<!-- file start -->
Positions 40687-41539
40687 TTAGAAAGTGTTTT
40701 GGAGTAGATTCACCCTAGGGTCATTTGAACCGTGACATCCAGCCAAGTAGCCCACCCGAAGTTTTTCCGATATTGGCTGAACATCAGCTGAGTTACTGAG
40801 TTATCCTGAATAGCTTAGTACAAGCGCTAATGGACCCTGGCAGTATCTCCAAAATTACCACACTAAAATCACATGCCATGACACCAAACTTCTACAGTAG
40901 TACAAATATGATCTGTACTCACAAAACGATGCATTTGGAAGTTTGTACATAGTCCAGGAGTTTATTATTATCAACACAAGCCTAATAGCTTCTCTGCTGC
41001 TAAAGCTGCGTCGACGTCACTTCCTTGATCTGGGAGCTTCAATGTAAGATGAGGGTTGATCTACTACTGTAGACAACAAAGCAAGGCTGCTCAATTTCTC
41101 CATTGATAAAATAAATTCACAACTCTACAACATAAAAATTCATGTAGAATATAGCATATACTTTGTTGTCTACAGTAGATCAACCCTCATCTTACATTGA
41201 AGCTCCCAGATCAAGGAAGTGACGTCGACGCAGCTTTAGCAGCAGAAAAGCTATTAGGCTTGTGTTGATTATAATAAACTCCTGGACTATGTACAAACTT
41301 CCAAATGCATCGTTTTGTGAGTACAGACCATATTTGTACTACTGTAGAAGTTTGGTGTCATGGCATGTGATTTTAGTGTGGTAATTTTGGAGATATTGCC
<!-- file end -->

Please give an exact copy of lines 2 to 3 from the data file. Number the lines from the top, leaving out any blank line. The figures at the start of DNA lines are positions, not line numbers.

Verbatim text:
40687 TTAGAAAGTGTTTT
40701 GGAGTAGATTCACCCTAGGGTCATTTGAACCGTGACATCCAGCCAAGTAGCCCACCCGAAGTTTTTCCGATATTGGCTGAACATCAGCTGAGTTACTGAG